Platelets play a vital role in the body's ability to stop excess bleeding. Researchers have created artificial platelets earlier that help in clot formation, but they lack in their ability to gather around the site where the coagulation cascade is taking place.
The artificial platelets tend to begin promoting the clotting process randomly that create dangerous blood clots.
To overcome the obstacle, researchers at Georgia Tech and Chapman University in California have developed platelet-like particles (PLPs). These PLPs are able to move towards the sites where clotting is occurring and contracting the clots much like natural platelets do.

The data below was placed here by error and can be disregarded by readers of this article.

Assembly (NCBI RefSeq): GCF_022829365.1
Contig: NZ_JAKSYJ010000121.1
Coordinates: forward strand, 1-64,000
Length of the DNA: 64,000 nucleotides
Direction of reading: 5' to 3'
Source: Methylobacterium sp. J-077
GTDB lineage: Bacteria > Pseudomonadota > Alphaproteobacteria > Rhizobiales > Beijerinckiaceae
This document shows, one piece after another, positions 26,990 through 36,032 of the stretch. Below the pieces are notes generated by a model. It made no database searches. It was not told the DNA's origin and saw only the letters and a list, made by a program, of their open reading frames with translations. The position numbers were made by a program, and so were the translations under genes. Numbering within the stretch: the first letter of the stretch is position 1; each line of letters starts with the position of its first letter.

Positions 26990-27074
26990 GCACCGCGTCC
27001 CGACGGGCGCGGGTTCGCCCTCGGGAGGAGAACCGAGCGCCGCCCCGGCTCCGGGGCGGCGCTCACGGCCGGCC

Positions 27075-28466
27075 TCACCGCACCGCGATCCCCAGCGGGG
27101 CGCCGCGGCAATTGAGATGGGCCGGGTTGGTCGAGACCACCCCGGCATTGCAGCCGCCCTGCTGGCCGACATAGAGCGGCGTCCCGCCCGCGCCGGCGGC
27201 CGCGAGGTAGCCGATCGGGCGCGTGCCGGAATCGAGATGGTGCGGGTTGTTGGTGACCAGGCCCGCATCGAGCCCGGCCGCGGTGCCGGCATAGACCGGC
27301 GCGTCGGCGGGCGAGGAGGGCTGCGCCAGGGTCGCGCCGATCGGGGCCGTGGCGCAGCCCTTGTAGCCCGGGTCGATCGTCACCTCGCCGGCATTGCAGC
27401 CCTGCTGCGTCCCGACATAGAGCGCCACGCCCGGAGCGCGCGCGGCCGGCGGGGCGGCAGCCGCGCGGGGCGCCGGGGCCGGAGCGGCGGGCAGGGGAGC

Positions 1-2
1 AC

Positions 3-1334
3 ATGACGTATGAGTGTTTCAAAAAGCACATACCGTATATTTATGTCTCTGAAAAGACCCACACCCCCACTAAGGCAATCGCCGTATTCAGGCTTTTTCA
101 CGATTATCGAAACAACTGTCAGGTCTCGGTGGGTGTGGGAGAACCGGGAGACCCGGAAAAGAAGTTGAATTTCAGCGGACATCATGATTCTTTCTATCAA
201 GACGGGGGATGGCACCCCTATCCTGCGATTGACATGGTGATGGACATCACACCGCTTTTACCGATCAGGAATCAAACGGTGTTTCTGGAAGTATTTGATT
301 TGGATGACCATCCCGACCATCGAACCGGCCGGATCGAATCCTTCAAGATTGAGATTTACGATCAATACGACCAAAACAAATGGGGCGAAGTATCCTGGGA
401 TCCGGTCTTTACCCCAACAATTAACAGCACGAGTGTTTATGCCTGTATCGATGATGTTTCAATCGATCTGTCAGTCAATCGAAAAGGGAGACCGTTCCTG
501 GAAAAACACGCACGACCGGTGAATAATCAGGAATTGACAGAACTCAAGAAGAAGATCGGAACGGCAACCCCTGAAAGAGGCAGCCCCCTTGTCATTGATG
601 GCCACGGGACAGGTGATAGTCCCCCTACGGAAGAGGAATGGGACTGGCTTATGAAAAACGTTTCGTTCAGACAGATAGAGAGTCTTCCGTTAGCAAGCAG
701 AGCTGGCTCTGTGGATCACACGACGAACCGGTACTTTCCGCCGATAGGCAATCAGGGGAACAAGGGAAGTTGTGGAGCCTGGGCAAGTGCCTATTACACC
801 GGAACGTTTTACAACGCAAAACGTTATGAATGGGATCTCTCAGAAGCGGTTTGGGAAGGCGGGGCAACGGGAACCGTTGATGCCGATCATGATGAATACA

The PLPs are made out of ultrasoft gel coated with bits of antibodies. These antibodies bind specifically to fibrin, but not to fibrin's precursor, fibrinogen.
Because fibrin is generated only when a clot is made, PLPs bind and become active in areas where the clotting is already in progress.
The researchers hope that PLPs could one day be injected into soldiers about to go into battle, helping to treat wounds as soon as they happen.
The researchers tested PLPs within a microfluidic device that stimulates intravascular environments, as well as on laboratory animals with traumatic injury.